Lund, 714 Worth Sixteenth street;
John Moberly; 4942 South Twenty
sixth street; Joe Jasper, 4910 South
Twenty-fifth street; .Walter Johnson,
1301 Davenport street; J. G. Lisco,
2002 N street
Firemen Get Raise City council ap
proved recommendation of Superin
tendent WUhnell of the fire depart
ment that captains and firemen of the
department shall be paid maximum
scale as provided in an amendment
to the city charter as follows: Senior
captains Increased from $120 to $130
per month; junior captains from $105
to $115 per month; firemen from $90
td $100 per month.
Benson & Thorne Buyers Go East
A group of buyers for Benson &
Thorne Will leave for the east this
evening on an extensive buying trip.
They will visit New York and Phila
delphia and other eastern markets.
Miss Mary Sturgeon, advertising man
ager, will make the trip for new ideas
in the way of merchandising. Others
who will leave at this time are Miss
Mary Olson, manager of the suits de
partment; Mrs. Agnes Rogers, man
ager of sweaters 'and underwear, and
Miss Helga Peterson, manager of the
Fine fireplace goods at Bunderlands.
NEW RED CROSS
The Casper E. Yost Red Cross
auxiliary, composed of 130 office
women employes of the Nebraska
Telephone company, held its first
meeting Monday night at the Scot
tish Rite cathedral. Telephone oper
ators are not included in this unit.
Mrs. Mae Davison and Mrs. Marie
Needham organized the unit which
will meet each Monday between the
hours of 7 and 9.
Mrs. Frank W. Judson will direct
the work of. the new unit which will
make surgical dressings. Mrs. Charles
Offutt, Mrs. Arthur Remington, Mrs.
Victor Caldwell, Mrs. W. A. Pixley,
Mrs. E. M. Fairfield and Mrs. F. I.
Ellick are her assistants.
Officers will be named at a future
funeral Services Held for
Real Nebraska Pioneer
Funeral services for John Young
quist, resident of Nebraska for a half
century, who died last Saturday, were
held at the home of a daughter, Mrs.
Arthur Kronstedt, -3030 California
street, at 2-o'clock Monday afternoon.
The body Was taken to Wilsonville,
Neb., for interment. Mr. Youngquist
was 87 years old. His daughter was
the only surviving relative.
Easiest thing in the world to radiate good cheer,
and it helps one ahead.
Cut out the harmful habits. Treat the nerves right '
and get proper sleep. If you're a coffee drinker the
first step is to use
TO SUBMIT BOND
ISSUE AT COMING
Voters Will Be Asked to
Favor $1,000,000 Proposi
V tion for New School
Board of Education Monday unan
imously voted to submit to the voters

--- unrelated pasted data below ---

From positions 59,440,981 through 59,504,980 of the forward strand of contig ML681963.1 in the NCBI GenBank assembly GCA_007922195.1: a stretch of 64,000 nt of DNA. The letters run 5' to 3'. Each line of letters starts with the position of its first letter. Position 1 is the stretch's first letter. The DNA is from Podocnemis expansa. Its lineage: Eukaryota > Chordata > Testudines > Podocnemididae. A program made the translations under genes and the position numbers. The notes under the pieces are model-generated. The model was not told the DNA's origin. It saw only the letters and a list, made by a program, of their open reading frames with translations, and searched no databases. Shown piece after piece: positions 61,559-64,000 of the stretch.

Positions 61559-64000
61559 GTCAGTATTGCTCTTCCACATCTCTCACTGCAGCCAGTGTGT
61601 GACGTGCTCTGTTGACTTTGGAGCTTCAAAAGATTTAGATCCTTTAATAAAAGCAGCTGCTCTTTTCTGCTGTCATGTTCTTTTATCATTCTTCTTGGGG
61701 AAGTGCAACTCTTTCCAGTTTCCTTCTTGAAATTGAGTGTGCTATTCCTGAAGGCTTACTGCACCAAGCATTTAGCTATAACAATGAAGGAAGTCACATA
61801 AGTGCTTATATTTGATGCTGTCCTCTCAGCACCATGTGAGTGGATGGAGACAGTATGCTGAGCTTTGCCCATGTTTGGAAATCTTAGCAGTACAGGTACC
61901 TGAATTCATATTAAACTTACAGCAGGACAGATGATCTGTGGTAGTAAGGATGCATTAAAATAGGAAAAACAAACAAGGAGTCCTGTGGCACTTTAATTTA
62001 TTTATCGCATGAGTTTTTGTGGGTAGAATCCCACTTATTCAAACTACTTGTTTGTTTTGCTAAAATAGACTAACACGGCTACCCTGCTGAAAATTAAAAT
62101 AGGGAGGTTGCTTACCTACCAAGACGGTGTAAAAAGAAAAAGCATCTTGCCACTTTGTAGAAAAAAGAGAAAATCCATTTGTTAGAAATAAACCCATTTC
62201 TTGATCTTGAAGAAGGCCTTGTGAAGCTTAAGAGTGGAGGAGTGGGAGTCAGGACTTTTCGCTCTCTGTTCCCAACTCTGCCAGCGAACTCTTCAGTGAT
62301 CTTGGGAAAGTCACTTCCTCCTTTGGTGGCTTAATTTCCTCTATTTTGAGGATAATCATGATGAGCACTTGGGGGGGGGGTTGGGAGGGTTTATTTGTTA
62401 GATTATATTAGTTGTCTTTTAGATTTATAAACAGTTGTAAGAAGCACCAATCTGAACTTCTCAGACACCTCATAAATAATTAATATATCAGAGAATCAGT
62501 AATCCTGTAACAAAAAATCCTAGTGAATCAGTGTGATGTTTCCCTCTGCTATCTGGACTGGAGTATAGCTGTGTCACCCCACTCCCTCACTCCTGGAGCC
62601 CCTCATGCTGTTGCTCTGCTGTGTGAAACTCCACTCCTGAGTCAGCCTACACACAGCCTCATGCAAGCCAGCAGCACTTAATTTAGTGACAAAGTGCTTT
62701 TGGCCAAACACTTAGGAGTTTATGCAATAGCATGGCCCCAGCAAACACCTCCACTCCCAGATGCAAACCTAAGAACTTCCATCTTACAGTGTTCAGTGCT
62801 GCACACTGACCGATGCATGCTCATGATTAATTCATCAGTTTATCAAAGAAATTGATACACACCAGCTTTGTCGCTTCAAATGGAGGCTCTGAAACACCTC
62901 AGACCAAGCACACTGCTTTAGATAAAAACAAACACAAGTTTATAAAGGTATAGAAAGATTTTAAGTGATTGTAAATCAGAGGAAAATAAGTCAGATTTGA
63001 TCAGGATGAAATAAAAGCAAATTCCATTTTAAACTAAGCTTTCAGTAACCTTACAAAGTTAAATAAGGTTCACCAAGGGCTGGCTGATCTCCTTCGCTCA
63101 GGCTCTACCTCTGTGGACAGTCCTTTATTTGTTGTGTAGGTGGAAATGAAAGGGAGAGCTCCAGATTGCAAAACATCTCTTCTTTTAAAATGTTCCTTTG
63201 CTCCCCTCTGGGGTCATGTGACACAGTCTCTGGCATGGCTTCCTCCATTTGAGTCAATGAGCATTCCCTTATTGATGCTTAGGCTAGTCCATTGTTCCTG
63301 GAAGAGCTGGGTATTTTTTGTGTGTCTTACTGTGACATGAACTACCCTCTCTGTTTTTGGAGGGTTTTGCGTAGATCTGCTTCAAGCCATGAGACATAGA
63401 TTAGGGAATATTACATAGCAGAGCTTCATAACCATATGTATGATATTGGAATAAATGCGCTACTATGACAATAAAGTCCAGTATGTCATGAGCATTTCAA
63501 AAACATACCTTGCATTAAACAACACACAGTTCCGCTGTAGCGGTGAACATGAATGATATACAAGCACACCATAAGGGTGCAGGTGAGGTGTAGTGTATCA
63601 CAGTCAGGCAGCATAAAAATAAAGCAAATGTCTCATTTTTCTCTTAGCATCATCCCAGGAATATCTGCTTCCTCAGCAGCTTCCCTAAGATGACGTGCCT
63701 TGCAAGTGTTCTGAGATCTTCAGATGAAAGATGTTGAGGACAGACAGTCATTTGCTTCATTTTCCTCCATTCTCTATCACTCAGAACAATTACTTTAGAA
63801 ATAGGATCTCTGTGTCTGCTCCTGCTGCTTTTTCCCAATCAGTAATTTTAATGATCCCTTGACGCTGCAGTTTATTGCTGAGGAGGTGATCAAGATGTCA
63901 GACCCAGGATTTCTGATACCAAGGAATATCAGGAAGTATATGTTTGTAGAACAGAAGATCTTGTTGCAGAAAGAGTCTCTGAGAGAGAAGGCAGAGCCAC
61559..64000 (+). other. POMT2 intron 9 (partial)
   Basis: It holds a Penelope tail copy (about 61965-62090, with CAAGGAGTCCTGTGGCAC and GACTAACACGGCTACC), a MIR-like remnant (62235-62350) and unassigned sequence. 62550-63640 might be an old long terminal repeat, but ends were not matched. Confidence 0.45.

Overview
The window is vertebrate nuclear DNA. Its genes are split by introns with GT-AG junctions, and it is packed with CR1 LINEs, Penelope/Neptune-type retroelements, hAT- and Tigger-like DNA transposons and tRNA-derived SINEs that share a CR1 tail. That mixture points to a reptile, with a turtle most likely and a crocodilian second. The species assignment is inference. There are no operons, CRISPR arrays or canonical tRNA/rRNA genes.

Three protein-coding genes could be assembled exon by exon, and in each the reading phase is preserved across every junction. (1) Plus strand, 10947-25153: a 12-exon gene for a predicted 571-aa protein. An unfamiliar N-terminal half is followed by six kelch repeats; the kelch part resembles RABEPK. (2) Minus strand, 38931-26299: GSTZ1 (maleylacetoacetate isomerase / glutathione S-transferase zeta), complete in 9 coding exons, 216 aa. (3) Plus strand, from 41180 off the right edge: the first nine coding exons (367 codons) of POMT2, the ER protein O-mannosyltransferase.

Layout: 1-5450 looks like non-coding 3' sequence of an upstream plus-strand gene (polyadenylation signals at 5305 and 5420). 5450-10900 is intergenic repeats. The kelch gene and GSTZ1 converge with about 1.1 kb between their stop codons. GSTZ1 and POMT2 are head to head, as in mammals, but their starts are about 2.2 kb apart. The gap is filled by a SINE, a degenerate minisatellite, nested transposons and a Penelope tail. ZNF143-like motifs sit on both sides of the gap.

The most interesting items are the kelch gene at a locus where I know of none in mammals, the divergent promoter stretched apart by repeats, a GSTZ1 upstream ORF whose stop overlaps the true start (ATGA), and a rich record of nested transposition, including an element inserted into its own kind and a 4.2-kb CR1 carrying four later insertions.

at the spring election a bond propo
sition of $1,000,000 to relieve condi
tions at the High School of Com
merce. The board does not commit itself
at this time to the erection of an ex
clusive commercial high school, leav
ing open for further consideration the
proposal, as suggested by President
Reed, of building a commercial and
technical high school.
The $1,000,000 bonds, if approved
by the voters, would include the pur
chase of a new site if the board
should decide not to use a site' al
ready acquired at Twenty-second and
Chicago streets. The plan which has
been favored is to build on .the site
now owned and use the new heating
plant of Central High school for both
Students Number 1,000.
Last fall the board voted to submit
at a special election on November 20
a bond proposition of $2,250,000 for
new High School of Commerce, north
high school.junior high school and
several new elementary schools, but
rescinded that action- under, a. belief
that those improvements would be
against the policy of the ; national
council of defense. " '
There are nearly 1,000 attendants
at High School of Commerce. -
Engineers and janitors of the
schools asked in a petition for an in
crease of pay. of not less than 25 per.
cent beginning February l, and an
eight-hour day. '
Uphold Medical Inspection.
An objection of the committee of
protest, received in writing at the last
meeting, against the legality of the
medical inspection feature of, . the
school system, was overruled.
Member Bekins voted against the
adoption of the report of thejudi
ciary committee which concurred with
Resignations of Mabel Bliss and
Helen Morton, teachers,, were1 ac
cepted and the following were granted
extended leaves of absence: Myrtle
Graham, Grace D. Walker, Fern Eads
and C. A. Cairns, the last mentioned
having entered the balloon school at
Jessie Glass was appointed as li
brarian at High School of Commerce
and Miss Darle Taylor was placed on
assigned list of teachers.
The board voted expense money for
Superintendent Beveridge to- attend
the superintendents' meeting of the
National Education association at
Atlantic City, and to investigate junior
high schools at Cleveland and Buffalo,
and to Miss Myrtle Fitz Roberts to
attend a meeting of vocational guid
ance directors at Chicago.
Lowell school, South Side, will be
abandoned because attendance of 29
children does not warrant employ
ment of two teachers. These chil
dren will be transferred to other
W. E. Reed Occupied his seat for
the first time as president of the
board and D. C. Eldredge and E. G.
McGilton. new members, were seated.
Treasurer oi the school district re
ported that school warrants outstand
ing on February 8 amounted to $548,
081 34, and Secretary Bourke reported
a deficit of $508,683.65 on February 1.
Washington, Jan. !2. (Special Telegram.)
Ethel Persteln of Douglaa county, Ne
braska, han been appointed atenographer In
the Agricultural department.
Herbert W. Gray, Rapid City, 6. D., hat
been appointed teacher at Indian ochool at
f "V . II
Comes Up Smiling
instead of coffee.
"There's a Reason
ON. INCOME TAX
Tells Advertising and Selling
League How Law Affects
Business Men, Financiers
Members of the Advertising and
Selling League of Omaha, gathered
to the number of 175 at Hotel Fon
tenelle last night where they had a
discussion on the war income tax by
C E. Goddard, deputy collector of
internal revenue for Nebraska. Mr.
Goddard's talk covered in a general
way those phases of the war income
tax which affect business enterprises.
Hedealt also with the problems of
corporation and co-partnership, and
with the sub-division of the Jaw, as if
affects the manufacturer, the retailer,
the financial institutions, and the
Many Council Bluffs business men
including a number of bankers were
present. They came on invitation
of the Advertising and Selling
League, for the league is anxious to
merge the business men of Greater
Omaha, Council Bluffs and Pottawat
tamie county, Iowa, into this big new
advertising and selling organization.
Sectional officers were elected as
Financial section: E. P. Drostc,
chairman; J. B. Ferciot, vice chair
Advertising service: C. E. Corey,
chairman; C B. Ayers, vice chair